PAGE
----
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Where are the women? Missing voices in Australian foreign policy debates
Just a few short years ago, the future looked very promising indeed for women in Australia's international policy sphere. With Julie Bishop as the first female Minister of Foreign Affairs, and Marise Payne as the first female Defence Minister, for a short moment the glass ceiling appeared to cracking in this traditionally male-dominated industry.
However, despite these promising signs, the reality in 2018 presents a different story. Not only are the gender imbalances still prevalent, but women's voices continue to be either marginalised - or worse, completely missing - from the public debates. Dr Bec Strating and Dr Jasmine Westendorf from La Trobe University take a look.
In 2017, a new magazine called Australian Foreign Affairs was launched by the publisher Black Inc. Intending to “serve as a forum for our most adventurous and deepest strategic thinkers to interrogate foreign policy”, it became readily apparent from the first three issues that these ‘thinkers’ were, by and large, men. Of the 13 authors of the first 12 headline essays, just two were women.
The continued exclusion of women’s voices represents a missed opportunity for Australian foreign policy scholarship and public conversations.
Despite vigorous public campaigning from the academic International Relations community about the need for greater gender diversity in the AFA, the most recent edition – released on the 9 October - featured no women in the headline essays.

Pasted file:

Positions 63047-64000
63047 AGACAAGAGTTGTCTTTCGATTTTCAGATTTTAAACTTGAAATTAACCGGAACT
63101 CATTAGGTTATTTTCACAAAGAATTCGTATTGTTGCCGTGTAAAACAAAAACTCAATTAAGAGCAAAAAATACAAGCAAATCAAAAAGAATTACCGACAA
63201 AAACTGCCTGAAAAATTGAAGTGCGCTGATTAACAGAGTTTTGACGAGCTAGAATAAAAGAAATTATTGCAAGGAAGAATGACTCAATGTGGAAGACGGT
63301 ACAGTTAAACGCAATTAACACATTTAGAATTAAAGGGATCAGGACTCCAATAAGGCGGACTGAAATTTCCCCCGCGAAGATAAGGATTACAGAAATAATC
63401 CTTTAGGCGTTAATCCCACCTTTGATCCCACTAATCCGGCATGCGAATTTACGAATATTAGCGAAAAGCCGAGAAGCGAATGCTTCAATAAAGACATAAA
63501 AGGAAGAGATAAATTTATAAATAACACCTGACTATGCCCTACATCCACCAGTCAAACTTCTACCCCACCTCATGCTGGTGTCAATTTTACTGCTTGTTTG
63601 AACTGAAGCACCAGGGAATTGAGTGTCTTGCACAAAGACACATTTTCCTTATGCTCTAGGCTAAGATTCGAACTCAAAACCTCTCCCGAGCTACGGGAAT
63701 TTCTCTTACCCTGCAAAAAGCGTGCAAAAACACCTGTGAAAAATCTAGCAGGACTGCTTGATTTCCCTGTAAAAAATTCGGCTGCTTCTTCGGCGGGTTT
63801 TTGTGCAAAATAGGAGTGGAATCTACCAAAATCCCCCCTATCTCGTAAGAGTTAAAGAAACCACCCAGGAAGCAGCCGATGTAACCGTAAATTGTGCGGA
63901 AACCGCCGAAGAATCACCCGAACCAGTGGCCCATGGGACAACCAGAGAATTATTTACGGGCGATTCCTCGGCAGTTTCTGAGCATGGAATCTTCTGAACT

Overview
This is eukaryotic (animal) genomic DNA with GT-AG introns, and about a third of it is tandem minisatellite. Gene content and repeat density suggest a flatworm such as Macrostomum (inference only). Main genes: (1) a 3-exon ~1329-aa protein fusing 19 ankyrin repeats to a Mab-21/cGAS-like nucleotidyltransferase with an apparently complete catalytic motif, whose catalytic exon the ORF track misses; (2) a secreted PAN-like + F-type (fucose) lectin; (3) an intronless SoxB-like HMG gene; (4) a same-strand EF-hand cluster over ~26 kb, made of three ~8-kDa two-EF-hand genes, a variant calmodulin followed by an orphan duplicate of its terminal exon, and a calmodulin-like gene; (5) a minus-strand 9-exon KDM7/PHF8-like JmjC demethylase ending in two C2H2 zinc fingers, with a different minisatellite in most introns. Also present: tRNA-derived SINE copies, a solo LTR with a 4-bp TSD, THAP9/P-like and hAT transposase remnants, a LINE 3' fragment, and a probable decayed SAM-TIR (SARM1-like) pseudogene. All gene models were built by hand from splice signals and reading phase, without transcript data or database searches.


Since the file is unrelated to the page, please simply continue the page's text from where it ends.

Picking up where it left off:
In fact, two men have contributed a total of four headline essays, which is more than women have collectively contributed to the magazine’s first year of issues.
This is just one example of the continuing challenges in Australian foreign policy debates around women’s representation
This is just one example of the continuing challenges in Australian foreign policy debates around women’s representation.
Despite concerted efforts from current and past editors of the Australian Journal of International Affairs to ensure greater prominence of women publishing in Australia’s flagship IR journal – including special issues on topics such as Women, Peace and Security and direct encouragement of women researchers to publish in the journal – the gender imbalance remains. For example, all the articles in a recent special issue titled ‘National security: between theory and practice’ produced by the ANU National Security College were written by (white) men.
Women’s participation in international politics
In 2013, Julie Bishop became Australia’s first female Minister of Foreign Affairs. Following her resignation, she was replaced by Marise Payne, who had been Australia’s first female Defence Minister since 2015. That women were occupying the highest positions in foreign policy appeared to signal that they were gaining ground in Australia’s international policy sphere.
Yet, many areas of international politics, such as security, defence and foreign policy continue to be dominated by men. And in July 2018 when 15 ‘patrons’ of the United States-Australian ‘mateship’ program were announced, they too were all (white) men.